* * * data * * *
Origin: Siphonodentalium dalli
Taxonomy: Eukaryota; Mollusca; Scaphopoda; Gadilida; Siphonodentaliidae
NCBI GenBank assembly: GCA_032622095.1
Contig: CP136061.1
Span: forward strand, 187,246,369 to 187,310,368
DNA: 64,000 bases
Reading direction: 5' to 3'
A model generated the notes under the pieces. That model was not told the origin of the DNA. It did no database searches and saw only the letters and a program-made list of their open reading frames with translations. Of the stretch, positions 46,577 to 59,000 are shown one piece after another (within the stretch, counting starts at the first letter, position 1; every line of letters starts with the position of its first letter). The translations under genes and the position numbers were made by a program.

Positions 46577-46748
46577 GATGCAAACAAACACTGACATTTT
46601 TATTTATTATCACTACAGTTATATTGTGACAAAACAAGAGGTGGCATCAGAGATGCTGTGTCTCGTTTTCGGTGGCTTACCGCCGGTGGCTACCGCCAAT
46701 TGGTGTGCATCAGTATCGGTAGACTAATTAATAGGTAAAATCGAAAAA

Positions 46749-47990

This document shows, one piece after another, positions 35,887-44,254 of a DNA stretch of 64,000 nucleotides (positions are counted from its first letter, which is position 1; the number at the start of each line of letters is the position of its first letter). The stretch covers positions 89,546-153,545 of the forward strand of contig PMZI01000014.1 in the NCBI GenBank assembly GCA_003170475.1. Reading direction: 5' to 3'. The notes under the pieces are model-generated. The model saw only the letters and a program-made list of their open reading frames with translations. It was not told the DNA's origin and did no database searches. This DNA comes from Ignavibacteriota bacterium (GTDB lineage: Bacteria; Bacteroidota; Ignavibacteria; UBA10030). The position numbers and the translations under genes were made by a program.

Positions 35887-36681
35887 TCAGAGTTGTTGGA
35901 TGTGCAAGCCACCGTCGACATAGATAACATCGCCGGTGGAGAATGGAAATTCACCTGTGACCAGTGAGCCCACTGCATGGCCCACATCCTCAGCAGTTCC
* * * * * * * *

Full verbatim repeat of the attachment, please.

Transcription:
Origin: Siphonodentalium dalli
Taxonomy: Eukaryota; Mollusca; Scaphopoda; Gadilida; Siphonodentaliidae
NCBI GenBank assembly: GCA_032622095.1
Contig: CP136061.1
Span: forward strand, 187,246,369 to 187,310,368
DNA: 64,000 bases
Reading direction: 5' to 3'
A model generated the notes under the pieces. That model was not told the origin of the DNA. It did no database searches and saw only the letters and a program-made list of their open reading frames with translations. Of the stretch, positions 46,577 to 59,000 are shown one piece after another (within the stretch, counting starts at the first letter, position 1; every line of letters starts with the position of its first letter). The translations under genes and the position numbers were made by a program.

Positions 46577-46748
46577 GATGCAAACAAACACTGACATTTT
46601 TATTTATTATCACTACAGTTATATTGTGACAAAACAAGAGGTGGCATCAGAGATGCTGTGTCTCGTTTTCGGTGGCTTACCGCCGGTGGCTACCGCCAAT
46701 TGGTGTGCATCAGTATCGGTAGACTAATTAATAGGTAAAATCGAAAAA

Positions 46749-47990

This document shows, one piece after another, positions 35,887-44,254 of a DNA stretch of 64,000 nucleotides (positions are counted from its first letter, which is position 1; the number at the start of each line of letters is the position of its first letter). The stretch covers positions 89,546-153,545 of the forward strand of contig PMZI01000014.1 in the NCBI GenBank assembly GCA_003170475.1. Reading direction: 5' to 3'. The notes under the pieces are model-generated. The model saw only the letters and a program-made list of their open reading frames with translations. It was not told the DNA's origin and did no database searches. This DNA comes from Ignavibacteriota bacterium (GTDB lineage: Bacteria; Bacteroidota; Ignavibacteria; UBA10030). The position numbers and the translations under genes were made by a program.

Positions 35887-36681
35887 TCAGAGTTGTTGGA
35901 TGTGCAAGCCACCGTCGACATAGATAACATCGCCGGTGGAGAATGGAAATTCACCTGTGACCAGTGAGCCCACTGCATGGCCCACATCCTCAGCAGTTCC